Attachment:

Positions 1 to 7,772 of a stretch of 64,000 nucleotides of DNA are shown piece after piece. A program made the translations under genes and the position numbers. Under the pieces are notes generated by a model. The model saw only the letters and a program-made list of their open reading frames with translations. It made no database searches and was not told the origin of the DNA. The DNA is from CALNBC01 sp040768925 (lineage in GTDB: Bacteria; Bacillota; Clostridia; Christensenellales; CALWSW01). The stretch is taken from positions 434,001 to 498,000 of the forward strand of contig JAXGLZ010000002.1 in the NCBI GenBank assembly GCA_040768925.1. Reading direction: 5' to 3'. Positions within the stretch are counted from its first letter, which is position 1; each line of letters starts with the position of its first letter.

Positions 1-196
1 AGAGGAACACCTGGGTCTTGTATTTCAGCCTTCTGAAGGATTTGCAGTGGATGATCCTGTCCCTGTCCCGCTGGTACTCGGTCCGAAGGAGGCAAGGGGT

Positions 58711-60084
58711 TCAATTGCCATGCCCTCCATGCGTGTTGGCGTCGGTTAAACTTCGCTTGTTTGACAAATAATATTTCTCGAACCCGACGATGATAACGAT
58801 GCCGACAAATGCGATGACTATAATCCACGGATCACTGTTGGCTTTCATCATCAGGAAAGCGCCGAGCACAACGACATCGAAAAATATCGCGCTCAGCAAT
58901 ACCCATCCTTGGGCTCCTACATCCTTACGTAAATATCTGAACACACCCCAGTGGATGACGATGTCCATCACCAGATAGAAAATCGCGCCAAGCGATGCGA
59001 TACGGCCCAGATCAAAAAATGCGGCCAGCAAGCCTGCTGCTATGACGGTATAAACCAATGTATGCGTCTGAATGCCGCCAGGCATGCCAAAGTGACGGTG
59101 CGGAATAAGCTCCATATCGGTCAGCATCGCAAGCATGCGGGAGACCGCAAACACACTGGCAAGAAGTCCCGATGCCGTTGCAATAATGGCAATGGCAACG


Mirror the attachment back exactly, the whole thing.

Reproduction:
Positions 1 to 7,772 of a stretch of 64,000 nucleotides of DNA are shown piece after piece. A program made the translations under genes and the position numbers. Under the pieces are notes generated by a model. The model saw only the letters and a program-made list of their open reading frames with translations. It made no database searches and was not told the origin of the DNA. The DNA is from CALNBC01 sp040768925 (lineage in GTDB: Bacteria; Bacillota; Clostridia; Christensenellales; CALWSW01). The stretch is taken from positions 434,001 to 498,000 of the forward strand of contig JAXGLZ010000002.1 in the NCBI GenBank assembly GCA_040768925.1. Reading direction: 5' to 3'. Positions within the stretch are counted from its first letter, which is position 1; each line of letters starts with the position of its first letter.

Positions 1-196
1 AGAGGAACACCTGGGTCTTGTATTTCAGCCTTCTGAAGGATTTGCAGTGGATGATCCTGTCCCTGTCCCGCTGGTACTCGGTCCGAAGGAGGCAAGGGGT

Positions 58711-60084
58711 TCAATTGCCATGCCCTCCATGCGTGTTGGCGTCGGTTAAACTTCGCTTGTTTGACAAATAATATTTCTCGAACCCGACGATGATAACGAT
58801 GCCGACAAATGCGATGACTATAATCCACGGATCACTGTTGGCTTTCATCATCAGGAAAGCGCCGAGCACAACGACATCGAAAAATATCGCGCTCAGCAAT
58901 ACCCATCCTTGGGCTCCTACATCCTTACGTAAATATCTGAACACACCCCAGTGGATGACGATGTCCATCACCAGATAGAAAATCGCGCCAAGCGATGCGA
59001 TACGGCCCAGATCAAAAAATGCGGCCAGCAAGCCTGCTGCTATGACGGTATAAACCAATGTATGCGTCTGAATGCCGCCAGGCATGCCAAAGTGACGGTG
59101 CGGAATAAGCTCCATATCGGTCAGCATCGCAAGCATGCGGGAGACCGCAAACACACTGGCAAGAAGTCCCGATGCCGTTGCAATAATGGCAATGGCAACG